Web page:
Amid Government alarm over growing opposition to the measure, Ms Jowell blames Labour spin-doctors for undermining the reforms to drinking hours by using a "stupid" slogan to win votes.
Writing exclusively in The Independent on Sunday, Ms Jowell blames " Millbank's marketing whizzes" for turning a change in licensing laws into "an advert for hedonism" by texting to young voters the message, "Don't give a XXXX for last orders? Vote Labour".
Ms Jowell defends her 24- hour drinking policy, but admits that this flippant approach was completely inappropriate. "I thought that was a stupid slogan at the time, and I still do. It portrayed a serious piece of legislation intended to improve quality of life and curb crime as some kind of advert for hedonism. Not the finest hour of Millbank's marketing whizzes."
This is the first time a Cabinet minister has admitted openly that serious errors were made in promoting Labour's policy on extended pub opening hours. It comes as the Department for Culture, Media and Sport faces mounting criticism for pushing ahead with round-the-clock drinking, despite warnings from chief police officers and prominent doctors that it will lead to more binge drinking and yobbish behaviour.
The handling of 24-hour drinking legislation by Ms Jowell's department has angered Charles Clarke, the Home Secretary, who is responsible for curbing yobbish behaviour, and the Secretary of State for Health, Patricia Hewitt, whose department bears the cost of treating alcohol-related illnesses and injuries. The two departments are planning a new campaign to warn young people about the dangers of excessive drinking.
It has also caused a war of words between Ms Jowell and her Tory shadow, Theresa May, who wants the legislation scrapped. Mrs May yesterday: " Tessa Jowell is right to say that the slogan was 'stupid'. But it is also stupid to press ahead with licensing laws that will lead to more binge drinking and disorder. Why won't she listen to people up and down the country?"
Ms Jowell makes a direct attack on Mrs May for suggesting other nations, such France and Germany, are "more biologically civilised". She suggests that Mrs May and her supporters should "vow never to consume alcohol in a public place after 11pm for as long as they live". Mrs May would not say yesterday whether she would do so, but her spokesman said: "If Tessa Jowell wants to stop anybody from buying alcohol 24 hours a day, she still has the opportunity."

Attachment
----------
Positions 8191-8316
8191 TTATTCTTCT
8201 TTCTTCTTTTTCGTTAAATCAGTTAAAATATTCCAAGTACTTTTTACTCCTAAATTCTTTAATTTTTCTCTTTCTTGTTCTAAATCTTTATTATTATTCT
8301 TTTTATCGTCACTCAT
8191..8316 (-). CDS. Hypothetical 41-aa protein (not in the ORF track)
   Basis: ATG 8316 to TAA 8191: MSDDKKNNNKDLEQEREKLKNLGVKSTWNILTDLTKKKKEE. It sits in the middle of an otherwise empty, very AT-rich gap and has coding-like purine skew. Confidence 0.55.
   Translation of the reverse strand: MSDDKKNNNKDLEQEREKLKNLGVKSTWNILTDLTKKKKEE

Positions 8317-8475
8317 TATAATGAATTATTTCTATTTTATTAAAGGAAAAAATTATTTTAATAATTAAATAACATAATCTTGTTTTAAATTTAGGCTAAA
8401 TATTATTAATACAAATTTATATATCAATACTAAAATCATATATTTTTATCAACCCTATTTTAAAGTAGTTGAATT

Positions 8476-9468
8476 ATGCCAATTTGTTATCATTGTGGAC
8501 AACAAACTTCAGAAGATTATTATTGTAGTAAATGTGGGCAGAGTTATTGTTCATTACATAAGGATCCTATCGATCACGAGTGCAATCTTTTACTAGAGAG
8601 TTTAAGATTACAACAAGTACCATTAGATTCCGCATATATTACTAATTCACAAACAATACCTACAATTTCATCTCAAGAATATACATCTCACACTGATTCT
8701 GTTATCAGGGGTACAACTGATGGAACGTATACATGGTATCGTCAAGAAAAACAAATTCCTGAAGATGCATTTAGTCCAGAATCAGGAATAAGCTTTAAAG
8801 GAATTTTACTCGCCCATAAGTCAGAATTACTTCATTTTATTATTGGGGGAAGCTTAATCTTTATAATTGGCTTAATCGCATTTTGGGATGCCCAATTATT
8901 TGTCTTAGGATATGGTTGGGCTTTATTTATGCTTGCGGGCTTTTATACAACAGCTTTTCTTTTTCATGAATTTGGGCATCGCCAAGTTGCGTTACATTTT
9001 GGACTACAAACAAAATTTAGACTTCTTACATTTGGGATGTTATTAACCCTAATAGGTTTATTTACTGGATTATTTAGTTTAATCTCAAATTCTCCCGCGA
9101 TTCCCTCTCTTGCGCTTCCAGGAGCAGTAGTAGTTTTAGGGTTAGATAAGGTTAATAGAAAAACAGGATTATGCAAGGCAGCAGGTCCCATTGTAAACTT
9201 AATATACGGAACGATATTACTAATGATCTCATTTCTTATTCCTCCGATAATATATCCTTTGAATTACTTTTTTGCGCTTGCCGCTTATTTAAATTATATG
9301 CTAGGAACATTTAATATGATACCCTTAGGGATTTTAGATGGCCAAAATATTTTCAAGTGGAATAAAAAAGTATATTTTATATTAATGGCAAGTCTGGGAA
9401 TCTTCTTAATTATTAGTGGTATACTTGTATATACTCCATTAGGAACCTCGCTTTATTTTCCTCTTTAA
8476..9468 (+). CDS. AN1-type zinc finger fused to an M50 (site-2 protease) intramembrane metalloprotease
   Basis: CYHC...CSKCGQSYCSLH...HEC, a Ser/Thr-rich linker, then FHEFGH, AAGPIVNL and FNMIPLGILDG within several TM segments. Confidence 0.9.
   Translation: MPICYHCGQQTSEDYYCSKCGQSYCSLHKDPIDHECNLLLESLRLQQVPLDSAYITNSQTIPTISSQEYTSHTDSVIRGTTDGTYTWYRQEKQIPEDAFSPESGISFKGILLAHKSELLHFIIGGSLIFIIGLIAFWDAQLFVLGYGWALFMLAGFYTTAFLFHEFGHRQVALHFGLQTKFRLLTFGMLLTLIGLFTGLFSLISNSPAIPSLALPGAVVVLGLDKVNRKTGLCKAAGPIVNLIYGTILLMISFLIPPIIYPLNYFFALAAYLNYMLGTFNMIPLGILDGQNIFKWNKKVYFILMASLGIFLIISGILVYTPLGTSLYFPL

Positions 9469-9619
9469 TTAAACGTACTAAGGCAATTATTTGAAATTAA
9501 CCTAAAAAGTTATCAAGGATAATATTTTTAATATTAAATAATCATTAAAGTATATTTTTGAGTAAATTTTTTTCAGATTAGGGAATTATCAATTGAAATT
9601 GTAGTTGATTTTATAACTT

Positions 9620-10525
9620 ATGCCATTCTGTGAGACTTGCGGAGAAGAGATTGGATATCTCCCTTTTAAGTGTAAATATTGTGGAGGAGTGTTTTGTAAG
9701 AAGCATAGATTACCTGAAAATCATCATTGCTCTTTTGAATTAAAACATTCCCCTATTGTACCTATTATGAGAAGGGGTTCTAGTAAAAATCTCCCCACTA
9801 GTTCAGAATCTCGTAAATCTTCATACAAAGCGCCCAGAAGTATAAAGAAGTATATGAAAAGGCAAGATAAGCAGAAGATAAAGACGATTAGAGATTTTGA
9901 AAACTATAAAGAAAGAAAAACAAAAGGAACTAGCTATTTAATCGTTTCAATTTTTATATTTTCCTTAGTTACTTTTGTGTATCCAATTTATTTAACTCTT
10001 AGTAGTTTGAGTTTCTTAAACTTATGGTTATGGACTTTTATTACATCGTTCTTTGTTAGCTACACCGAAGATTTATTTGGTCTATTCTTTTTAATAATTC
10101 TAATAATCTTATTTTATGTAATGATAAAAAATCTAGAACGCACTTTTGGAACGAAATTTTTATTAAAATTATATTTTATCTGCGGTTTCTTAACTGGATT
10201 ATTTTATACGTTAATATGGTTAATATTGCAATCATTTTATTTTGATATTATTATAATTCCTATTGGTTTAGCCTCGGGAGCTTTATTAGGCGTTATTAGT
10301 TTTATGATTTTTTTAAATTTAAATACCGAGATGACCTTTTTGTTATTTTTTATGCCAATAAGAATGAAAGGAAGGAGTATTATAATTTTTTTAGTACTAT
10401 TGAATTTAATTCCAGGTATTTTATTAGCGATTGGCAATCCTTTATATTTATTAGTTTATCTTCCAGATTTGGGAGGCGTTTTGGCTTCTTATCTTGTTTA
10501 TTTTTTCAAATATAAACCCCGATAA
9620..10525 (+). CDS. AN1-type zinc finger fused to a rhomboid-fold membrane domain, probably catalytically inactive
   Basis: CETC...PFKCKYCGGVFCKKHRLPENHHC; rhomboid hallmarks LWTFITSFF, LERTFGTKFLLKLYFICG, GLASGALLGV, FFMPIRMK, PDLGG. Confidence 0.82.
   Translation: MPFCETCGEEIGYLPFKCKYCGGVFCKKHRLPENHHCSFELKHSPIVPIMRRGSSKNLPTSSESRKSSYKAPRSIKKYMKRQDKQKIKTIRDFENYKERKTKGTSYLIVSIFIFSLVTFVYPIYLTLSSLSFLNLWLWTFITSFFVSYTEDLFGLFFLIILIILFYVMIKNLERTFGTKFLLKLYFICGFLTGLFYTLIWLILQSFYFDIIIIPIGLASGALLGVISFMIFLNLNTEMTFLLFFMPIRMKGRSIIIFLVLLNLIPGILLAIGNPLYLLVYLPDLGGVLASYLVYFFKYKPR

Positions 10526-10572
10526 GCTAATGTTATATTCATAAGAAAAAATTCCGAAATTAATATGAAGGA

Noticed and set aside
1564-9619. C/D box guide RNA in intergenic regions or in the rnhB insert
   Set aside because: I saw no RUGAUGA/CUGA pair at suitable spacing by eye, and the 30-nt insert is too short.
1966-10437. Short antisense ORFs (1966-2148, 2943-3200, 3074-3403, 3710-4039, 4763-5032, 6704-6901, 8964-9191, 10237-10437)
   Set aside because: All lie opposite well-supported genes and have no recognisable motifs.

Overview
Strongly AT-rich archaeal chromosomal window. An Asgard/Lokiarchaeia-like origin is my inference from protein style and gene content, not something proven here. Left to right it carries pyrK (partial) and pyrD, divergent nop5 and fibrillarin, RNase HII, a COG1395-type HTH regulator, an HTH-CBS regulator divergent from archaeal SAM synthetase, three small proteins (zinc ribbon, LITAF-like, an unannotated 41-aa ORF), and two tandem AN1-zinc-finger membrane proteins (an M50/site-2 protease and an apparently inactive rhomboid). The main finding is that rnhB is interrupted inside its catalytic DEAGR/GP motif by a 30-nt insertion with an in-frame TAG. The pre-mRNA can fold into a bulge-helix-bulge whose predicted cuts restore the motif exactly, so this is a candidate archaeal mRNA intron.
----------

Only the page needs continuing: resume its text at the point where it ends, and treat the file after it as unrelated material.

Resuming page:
Government fears about the impact of legislation will be heightened by a report in The Mail on Sunday that the industry has uncovered a loophole which would allow children into late-night pubs bars and clubs. Urbium, owner of the Tiger Tiger chain of late-night super bars, is challenging a ruling by Westminster City Council. The chain, whose directors include Tory leadership contender David Cameron, is seeking the right to let in children under 16 if they are accompanied by adults.
The British obsession with drinking costs the country £20bn a year in terms of work days lost to sickness and the burden to the NHS. Alcohol-related disorder has pushed up violent crime figures and left many town centres no-go zones at weekends. An NHS study published yesterday revealed that the amount children drink in a week has doubled in 15 years.
Ministers argue that the current closing hours are at the root of drink-related violence and that staggering closing hours will curb excessive drinking over a short period.
The Association of Chief Police Officers (Acpo) and members of the Royal College of Physicians (RCP) are urging the Government to delay the reforms, which come into effect at the end of November. They say longer drinking hours will encourage irresponsible behaviour.
The latestfigures show that the majority of the 190,000 pubs, clubs and restaurants that have applied for extended licences are asking for an extra hour during the week and two hours at the weekend. The British Beer and Pub Association says this proves that 24-hour drinking is a "myth". But Acpo saysbars will still call last orders at similar times.
Commander Chris Allison, Acpo's spokesman on licensing, said: "All this will do is create a new normality where most places are open for an extra hour in the week and two at weekends. We are urging the Government to do something first about changing cultural attitudes."
Professor Ian Gilmore, from the RCP, warned of a new culture of " post-drinking" where drinkers buy alcohol at 24-hour supermarkets on their way home from the pub. "The international evidence does not support the view that extended opening hours will reduce binge drinking," he says.
Ms Jowell admits that a minority of drinkers are unable to show a responsible attitude towards alcohol but argues that the current laws are "restrictive and undemocratic", that it "always has been" possible to drink for 24 hours a day and that the British public is " adult enough to decide" for itself.
Additional reporting by Lauren Veevers